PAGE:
This study had some limitations. First, “medically diagnosed COPD” may be considered artificial. “COPD incidence” is not an accurate term, but in this study reflects the incidence of medically diagnosed COPD as defined by the HIRA data, which includes insurance claims but not pulmonary function test data. However, the previously reported COPD incidence (2.6–9.2/1000 PY) [27, 3335] is not markedly different from that in this study (4.4/1000 PY in normal; 17.0/1000 PY in PRISm). “Medically diagnosed COPD” with hospital visits and medication use is more relevant than COPD diagnosed based only on impaired lung function (FEV1/FVC < 0.7), without medical utilization. Therefore, this artificial definition may be appropriate for use in this study. Second, this cohort study did not include follow-up pulmonary function tests, because the KNHANES conducted pulmonary function tests in different populations each year.

Conclusions

PRISm is likely to develop into COPD over time, and it leads to frequent hospital visits, increased medication use, and greater hospitalization costs. Subjects with PRISm should be carefully monitored for COPD development, especially when they are older or have wheezing, regardless of lung function.

Abbreviations

CI: 

confidence interval

COPD: 

chronic obstructive pulmonary disease

FEV1

forced expiratory volume for 1 s

FVC: 

forced vital capacity

OR: 

odds ratio

PRISm: 

preserved ratio impaired spirometry

PY: 

pearson-year

Declarations

Availability of data and materials

The datasets used and/or analyzed during the current study are available from the corresponding author on reasonable request.

Authors’ contributions

HJP contributed to the conception and design of this study; analyzed, and interpreted the data; drafted and revised the article, and approved the final version of the article for publication. CKR, HJK, and KHY collected, generated, and analyzed the data; contributed to the draft, revised the article, and approved the final version of the article for publication. KK, as a professional statistician, takes scientific responsibility for the analysis and interpretation of the data. MKB provided constructive criticism on the concept and design of this study, as corresponding author; interpreted the data, and drafted and revised the article, and approved the final version of the article for publication.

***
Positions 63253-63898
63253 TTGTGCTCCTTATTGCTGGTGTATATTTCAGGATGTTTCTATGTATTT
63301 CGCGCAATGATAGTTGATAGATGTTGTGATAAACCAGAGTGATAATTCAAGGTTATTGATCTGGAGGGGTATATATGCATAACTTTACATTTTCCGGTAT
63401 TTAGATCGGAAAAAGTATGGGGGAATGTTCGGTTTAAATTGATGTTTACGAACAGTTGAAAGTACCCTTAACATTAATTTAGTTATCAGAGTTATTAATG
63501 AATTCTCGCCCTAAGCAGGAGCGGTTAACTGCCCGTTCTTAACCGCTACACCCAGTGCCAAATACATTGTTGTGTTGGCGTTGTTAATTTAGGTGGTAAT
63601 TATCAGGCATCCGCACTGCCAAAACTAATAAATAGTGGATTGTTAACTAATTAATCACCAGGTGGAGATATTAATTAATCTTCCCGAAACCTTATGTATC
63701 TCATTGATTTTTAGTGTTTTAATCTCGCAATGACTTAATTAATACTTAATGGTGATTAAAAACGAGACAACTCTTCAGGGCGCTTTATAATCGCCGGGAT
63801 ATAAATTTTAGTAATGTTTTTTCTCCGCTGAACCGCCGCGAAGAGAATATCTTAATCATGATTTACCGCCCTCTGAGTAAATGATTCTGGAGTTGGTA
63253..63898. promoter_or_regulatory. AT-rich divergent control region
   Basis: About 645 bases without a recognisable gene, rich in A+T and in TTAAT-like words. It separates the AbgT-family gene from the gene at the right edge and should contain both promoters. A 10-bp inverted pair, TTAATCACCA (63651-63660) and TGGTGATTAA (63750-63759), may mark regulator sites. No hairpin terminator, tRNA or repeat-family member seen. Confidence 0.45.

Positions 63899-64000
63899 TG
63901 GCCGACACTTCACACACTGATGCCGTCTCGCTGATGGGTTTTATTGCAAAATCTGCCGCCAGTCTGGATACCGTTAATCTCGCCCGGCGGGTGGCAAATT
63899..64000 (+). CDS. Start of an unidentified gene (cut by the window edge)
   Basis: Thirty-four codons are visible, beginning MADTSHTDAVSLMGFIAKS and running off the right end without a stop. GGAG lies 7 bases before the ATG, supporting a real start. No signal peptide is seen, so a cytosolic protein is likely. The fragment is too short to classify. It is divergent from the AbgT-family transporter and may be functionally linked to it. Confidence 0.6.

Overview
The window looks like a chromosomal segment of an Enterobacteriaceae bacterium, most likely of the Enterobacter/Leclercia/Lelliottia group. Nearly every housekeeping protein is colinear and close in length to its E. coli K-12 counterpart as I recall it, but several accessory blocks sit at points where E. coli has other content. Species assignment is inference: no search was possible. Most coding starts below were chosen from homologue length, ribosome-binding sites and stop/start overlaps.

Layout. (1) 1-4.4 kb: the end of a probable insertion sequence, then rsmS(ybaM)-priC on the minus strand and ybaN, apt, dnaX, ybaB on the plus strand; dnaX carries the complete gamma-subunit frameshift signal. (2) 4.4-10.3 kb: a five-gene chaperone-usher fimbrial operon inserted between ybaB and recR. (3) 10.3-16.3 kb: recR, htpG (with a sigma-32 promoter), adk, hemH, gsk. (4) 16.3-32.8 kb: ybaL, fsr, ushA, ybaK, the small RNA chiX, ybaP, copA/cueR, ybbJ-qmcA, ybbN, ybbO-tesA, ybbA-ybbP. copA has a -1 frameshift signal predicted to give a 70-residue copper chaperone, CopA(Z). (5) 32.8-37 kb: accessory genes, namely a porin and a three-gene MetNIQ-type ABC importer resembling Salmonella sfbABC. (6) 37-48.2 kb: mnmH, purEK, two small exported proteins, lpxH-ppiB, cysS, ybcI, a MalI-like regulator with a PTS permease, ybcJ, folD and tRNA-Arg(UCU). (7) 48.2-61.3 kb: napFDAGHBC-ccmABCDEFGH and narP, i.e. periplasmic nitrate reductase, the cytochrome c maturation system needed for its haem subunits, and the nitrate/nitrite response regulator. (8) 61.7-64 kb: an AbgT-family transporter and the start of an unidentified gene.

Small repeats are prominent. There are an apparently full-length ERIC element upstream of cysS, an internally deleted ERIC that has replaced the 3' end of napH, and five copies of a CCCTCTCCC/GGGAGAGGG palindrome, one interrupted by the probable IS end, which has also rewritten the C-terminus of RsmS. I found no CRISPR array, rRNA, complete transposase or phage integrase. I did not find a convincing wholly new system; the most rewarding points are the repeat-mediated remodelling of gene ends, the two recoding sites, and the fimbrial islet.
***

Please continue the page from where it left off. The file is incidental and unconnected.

Ethics approval and consent to participate

This study was approved by the Institutional Review Board of Gangnam Severance Hospital (number: 3–2017-0395). The requirement for obtaining informed consent from the patients was waived due to the retrospective nature of this study.

Consent for publication

Not applicable.

Competing interests

All authors declare that they have no competing interests.

Publisher’s Note

Springer Nature remains neutral with regard to jurisdictional claims in published maps and institutional affiliations.

Open AccessThis article is distributed under the terms of the Creative Commons Attribution 4.0 International License (http://creativecommons.org/licenses/by/4.0/), which permits unrestricted use, distribution, and reproduction in any medium, provided you give appropriate credit to the original author(s) and the source, provide a link to the Creative Commons license, and indicate if changes were made. The Creative Commons Public Domain Dedication waiver (http://creativecommons.org/publicdomain/zero/1.0/) applies to the data made available in this article, unless otherwise stated.

Authors’ Affiliations

(1)
Department of Internal Medicine, Gangnam Severance Hospital, Yonsei University College of Medicine, 211 Eonju-ro Gangnam-gu, Seoul, 06273, Korea
(2)
Division of Pulmonary, Allergy and Critical Care Medicine, Department of Internal Medicine, Seoul St Mary’s Hospital, College of Medicine, The Catholic University of Korea, Seoul, Korea
(3)
Department of Internal Medicine, Konkuk University School of Medicine, Seoul, Korea

References